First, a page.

It would be far better spent on NASA than on bailing out banks and GM. Now we have no more jobs than before AND we're in deeper debt than ever in our history. I'm well aware this started under Bush, BTW. The bailout was essentially his idea. Obama took it to a new level, both were wrong. You can't justify Obama based on Bush. Wrong is wrong inherently and it's consequences could give a rat's about who you voted for.
  • by _14k4 (5085) <sullivan.t@gma[ ]com ['il.' in gap]> on Wednesday April 14, 2010 @11:36AM (#31845544)

    yeah, go to hell those who agreed into loans they know they couldn't afford if their "gamble" didn't pay off. /me signs for loans he knows he can afford on a "worst case" scenario. (Yes, worst case for me means working at stop and shop, walmart, and mcdonalds. I'm not mexican, just ok with working "below" where my education has taken me.)

  • by Shakrai (717556) on Wednesday April 14, 2010 @11:39AM (#31845554) Journal

    It seems silly to think we wouldn't benefit from some other country's space program

    So, their space program is going to employ American citizens, whom spend their wages in American communities and generate tax revenue for American Government? They will let their space program benefit our military, in the form of communications and recon capabilities? They will share all technologies developed for their space program without charging us for them?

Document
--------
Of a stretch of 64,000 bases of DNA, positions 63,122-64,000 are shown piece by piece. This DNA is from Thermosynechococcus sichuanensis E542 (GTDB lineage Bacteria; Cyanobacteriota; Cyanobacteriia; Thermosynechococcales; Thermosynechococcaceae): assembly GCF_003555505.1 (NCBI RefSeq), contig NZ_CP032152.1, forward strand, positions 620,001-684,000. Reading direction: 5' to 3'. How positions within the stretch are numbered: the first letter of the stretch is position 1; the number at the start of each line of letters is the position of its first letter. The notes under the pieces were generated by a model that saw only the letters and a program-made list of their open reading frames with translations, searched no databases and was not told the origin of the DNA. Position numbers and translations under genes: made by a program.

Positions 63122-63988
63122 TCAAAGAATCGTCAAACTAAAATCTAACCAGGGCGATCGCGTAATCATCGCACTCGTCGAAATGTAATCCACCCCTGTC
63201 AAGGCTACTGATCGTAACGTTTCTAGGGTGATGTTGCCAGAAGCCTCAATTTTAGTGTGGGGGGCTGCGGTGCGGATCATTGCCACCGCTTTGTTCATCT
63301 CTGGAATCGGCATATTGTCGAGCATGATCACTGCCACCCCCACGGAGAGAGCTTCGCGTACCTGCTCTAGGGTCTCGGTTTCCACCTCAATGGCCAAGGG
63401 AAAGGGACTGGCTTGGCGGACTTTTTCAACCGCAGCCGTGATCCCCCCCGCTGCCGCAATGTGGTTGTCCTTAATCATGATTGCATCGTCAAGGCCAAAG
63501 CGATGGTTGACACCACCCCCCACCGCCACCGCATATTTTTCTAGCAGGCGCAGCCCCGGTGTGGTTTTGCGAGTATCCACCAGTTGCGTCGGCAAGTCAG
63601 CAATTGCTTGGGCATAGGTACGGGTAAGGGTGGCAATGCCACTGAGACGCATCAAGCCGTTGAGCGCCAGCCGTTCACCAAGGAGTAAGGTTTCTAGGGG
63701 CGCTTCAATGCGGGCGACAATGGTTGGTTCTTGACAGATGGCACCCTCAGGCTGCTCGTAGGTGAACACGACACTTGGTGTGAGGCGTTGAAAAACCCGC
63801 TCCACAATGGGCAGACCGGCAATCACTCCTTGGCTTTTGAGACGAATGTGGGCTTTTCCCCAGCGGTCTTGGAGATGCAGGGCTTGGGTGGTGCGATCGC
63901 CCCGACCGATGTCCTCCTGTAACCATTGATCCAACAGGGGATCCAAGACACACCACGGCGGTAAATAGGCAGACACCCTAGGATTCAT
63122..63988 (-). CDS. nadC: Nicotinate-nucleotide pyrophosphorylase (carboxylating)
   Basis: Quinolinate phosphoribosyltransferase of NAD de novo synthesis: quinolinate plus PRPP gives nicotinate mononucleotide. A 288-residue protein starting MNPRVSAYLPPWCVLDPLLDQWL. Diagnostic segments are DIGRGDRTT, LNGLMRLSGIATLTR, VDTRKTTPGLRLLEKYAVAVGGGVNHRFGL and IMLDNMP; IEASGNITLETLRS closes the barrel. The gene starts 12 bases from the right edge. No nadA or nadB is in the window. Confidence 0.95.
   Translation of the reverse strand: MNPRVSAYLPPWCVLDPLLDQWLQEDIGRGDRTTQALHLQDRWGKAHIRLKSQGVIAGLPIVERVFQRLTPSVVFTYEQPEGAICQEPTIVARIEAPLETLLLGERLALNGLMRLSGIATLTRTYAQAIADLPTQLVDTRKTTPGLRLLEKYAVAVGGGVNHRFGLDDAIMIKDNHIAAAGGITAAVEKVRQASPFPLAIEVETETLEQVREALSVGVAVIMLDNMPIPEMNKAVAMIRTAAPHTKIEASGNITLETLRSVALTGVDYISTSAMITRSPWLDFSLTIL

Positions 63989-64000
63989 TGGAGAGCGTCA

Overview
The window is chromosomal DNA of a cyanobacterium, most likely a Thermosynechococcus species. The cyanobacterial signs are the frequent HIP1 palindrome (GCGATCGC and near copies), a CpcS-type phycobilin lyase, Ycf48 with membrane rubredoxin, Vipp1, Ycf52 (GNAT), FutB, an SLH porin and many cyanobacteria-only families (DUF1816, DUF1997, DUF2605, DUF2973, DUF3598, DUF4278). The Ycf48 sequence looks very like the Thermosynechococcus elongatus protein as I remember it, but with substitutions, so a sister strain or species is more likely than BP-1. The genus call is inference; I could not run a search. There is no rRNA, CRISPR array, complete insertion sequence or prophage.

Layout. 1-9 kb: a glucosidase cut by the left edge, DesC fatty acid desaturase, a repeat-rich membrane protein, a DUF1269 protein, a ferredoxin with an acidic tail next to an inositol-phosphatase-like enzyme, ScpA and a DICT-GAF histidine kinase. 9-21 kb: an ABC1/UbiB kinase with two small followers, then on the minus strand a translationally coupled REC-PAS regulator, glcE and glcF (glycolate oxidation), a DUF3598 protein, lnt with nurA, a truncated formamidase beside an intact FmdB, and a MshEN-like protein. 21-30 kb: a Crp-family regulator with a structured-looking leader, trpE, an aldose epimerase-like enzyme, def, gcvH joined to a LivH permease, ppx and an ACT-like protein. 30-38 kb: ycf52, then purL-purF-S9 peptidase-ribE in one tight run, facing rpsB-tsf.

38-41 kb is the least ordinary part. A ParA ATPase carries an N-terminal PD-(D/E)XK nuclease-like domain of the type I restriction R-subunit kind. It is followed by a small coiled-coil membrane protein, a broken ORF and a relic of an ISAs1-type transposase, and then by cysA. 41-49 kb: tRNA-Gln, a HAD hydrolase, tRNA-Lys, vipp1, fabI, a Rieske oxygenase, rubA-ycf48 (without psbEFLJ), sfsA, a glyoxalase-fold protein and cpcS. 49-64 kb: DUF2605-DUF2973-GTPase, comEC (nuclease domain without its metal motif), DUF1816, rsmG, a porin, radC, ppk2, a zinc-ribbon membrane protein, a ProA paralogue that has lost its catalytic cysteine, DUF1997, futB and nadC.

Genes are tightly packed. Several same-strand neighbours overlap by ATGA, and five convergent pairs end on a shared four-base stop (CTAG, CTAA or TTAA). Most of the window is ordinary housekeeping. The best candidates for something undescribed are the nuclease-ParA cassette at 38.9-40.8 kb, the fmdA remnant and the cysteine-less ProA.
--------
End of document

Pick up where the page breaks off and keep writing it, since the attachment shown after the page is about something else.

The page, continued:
so why not let them foot the research bill while we work on coming up with a sensible financial strategy

    The 2009 Federal Budget [] included $3,100,000,000,000 of spending. NASA's 2009 fiscal year budget [] was $17,614,200,000. That amounts to 0.5682% of Federal spending. In reality it's considerably less than that, when you account for appropriations that weren't part of the budget (war spending, bailouts, stimulus, etc.)

    I repeat my statement from another thread: Gutting the manned space program to save money is shortsighted and idiotic policy. NASA is not the reason that Federal red ink is spiraling out of control.

  • by Jawn98685 (687784) on Wednesday April 14, 2010 @11:40AM (#31845580)